• Buckley J.A.
        • Olin S.
        • et al.
        Maximizing the implementation quality of evidence-based preventive interventions in schools: a conceptual framework.
        Adv Sch Ment Health Promot. 2008; 1: 6-28
        • Dane A.V.
        • Schneider B.H.
        Program integrity in primary and early secondary prevention: are implementation effects out of control.
        Clin Psychol Rev. 1998; 18: 23-45
        • Linnan L.
        • Steckler A.
        Process evaluation for public health interventions and research: an overview.
        in: Steckler A. Linnan L. Process evaluation for public health interventions and research. 1st ed. Jossey-Bass, San Francisco (CA)2002: 1-23
        • Nandrup-Bus I.
        Mandatory handwashing in elementary schools reduces absenteeism due to infectious illness among pupils: a pilot intervention study.
        Am J Infect Control. 2009; 37: 820-826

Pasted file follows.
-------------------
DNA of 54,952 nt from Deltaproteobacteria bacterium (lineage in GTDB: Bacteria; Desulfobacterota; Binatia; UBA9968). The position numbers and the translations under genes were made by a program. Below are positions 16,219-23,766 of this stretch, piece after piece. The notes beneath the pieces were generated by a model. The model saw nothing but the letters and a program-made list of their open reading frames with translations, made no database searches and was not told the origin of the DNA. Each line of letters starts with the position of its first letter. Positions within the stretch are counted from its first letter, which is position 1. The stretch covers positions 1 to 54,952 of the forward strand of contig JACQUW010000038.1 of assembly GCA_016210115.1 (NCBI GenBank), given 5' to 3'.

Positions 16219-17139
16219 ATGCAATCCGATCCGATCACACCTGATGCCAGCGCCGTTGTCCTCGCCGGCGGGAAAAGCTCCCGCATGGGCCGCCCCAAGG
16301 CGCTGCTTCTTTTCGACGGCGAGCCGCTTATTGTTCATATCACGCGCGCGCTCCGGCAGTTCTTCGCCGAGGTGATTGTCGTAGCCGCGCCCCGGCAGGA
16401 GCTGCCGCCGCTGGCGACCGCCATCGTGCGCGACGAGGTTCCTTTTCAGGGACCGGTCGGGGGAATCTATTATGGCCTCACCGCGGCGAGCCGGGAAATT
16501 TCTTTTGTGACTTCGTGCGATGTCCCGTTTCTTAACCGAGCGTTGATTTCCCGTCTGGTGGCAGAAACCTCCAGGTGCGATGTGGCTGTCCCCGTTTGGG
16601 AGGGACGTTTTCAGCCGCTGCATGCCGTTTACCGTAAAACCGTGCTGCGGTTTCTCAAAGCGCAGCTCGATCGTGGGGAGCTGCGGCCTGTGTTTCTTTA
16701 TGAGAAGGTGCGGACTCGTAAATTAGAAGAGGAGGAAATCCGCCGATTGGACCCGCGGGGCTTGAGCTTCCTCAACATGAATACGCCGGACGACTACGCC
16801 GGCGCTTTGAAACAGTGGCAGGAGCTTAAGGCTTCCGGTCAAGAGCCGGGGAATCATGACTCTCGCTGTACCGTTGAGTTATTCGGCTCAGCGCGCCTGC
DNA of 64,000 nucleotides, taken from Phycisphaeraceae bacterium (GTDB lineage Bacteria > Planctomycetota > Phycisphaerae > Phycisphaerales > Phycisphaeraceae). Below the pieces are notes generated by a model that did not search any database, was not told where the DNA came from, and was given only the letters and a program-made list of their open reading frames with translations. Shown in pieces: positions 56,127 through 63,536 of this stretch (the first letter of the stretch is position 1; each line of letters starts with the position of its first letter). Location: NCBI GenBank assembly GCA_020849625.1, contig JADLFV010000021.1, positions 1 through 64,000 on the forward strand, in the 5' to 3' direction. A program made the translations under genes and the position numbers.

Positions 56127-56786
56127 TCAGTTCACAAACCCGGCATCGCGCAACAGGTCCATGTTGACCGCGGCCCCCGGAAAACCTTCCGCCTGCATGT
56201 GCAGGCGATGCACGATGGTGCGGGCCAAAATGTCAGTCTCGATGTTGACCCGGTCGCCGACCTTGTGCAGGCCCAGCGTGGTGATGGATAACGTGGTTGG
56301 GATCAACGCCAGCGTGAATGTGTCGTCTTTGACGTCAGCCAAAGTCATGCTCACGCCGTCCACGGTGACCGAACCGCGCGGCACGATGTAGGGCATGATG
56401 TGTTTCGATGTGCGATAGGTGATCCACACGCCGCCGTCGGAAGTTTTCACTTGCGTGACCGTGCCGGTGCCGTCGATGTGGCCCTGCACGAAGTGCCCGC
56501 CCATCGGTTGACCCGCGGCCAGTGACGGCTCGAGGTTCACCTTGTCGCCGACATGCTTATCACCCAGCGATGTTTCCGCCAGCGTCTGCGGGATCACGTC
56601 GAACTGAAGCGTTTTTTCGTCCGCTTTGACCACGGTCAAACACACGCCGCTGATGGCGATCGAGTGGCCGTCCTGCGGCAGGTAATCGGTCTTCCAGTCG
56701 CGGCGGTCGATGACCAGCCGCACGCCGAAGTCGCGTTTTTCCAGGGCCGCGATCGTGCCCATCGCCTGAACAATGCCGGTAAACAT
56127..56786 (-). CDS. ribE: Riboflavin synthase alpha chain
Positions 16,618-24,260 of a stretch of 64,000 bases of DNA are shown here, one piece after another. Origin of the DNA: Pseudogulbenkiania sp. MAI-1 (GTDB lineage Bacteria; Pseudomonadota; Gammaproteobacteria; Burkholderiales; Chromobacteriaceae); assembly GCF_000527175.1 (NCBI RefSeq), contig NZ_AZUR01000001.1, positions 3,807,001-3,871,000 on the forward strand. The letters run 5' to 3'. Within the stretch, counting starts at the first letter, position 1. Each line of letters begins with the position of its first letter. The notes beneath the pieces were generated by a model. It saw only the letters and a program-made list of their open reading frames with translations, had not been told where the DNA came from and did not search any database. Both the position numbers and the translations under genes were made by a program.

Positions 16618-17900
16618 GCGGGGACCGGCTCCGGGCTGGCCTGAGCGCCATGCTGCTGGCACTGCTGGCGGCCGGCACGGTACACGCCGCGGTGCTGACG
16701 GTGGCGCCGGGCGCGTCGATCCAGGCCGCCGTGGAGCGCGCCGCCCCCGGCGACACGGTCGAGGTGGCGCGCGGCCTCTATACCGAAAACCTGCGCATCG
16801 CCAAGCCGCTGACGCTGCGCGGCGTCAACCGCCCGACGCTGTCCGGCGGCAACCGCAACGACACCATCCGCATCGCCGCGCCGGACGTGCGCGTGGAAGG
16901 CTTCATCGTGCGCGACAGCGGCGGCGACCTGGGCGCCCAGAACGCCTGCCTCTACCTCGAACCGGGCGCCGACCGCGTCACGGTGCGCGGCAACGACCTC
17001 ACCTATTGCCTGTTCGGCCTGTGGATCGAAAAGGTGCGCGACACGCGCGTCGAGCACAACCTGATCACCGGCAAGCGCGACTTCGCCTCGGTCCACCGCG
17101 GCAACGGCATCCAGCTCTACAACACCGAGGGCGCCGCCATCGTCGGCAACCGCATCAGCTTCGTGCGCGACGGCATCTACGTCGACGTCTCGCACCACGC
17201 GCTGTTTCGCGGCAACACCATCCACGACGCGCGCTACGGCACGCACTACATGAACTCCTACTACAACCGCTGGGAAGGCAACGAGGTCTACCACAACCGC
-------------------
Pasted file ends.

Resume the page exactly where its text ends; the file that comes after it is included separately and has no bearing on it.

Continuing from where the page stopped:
• Chittleborough C.R.
        • Nicholson A.L.
        • Young E.
        • Bell S.
        • Campbell R.
        Implementation of an educational intervention to improve hand washing in primary schools: process evaluation within a randomised controlled trial.
        BMC Public Health. 2013; 13: 757
        • Johansen A.
        • Denbaek A.M.
        • Bonnesen C.T.
        • Due P.
        The Hi Five study: design of a school-based randomized trial to reduce infections and improve hygiene and well-being among 6-15 year olds in Denmark.
        BMC Public Health. 2015; 15: 207
        • Flay B.R.
        • Snyder F.J.
        • Petraitis J.
        The theory of triadic influence.
        in: DiClemente R.J. Crosby R.A. Kegler M.C. Emerging theories in health promotion practice and reseach. Jossey-Bass, San Francisco (CA)2009: 451-510
        • Bonnesen C.T.
        • Plauborg R.
        • Denbaek A.M.
        • Due P.
        • Johansen A.
        Process evaluation of a multi-component intervention to reduce infectious diseases and improve hygiene and well-being among school children: the Hi Five study.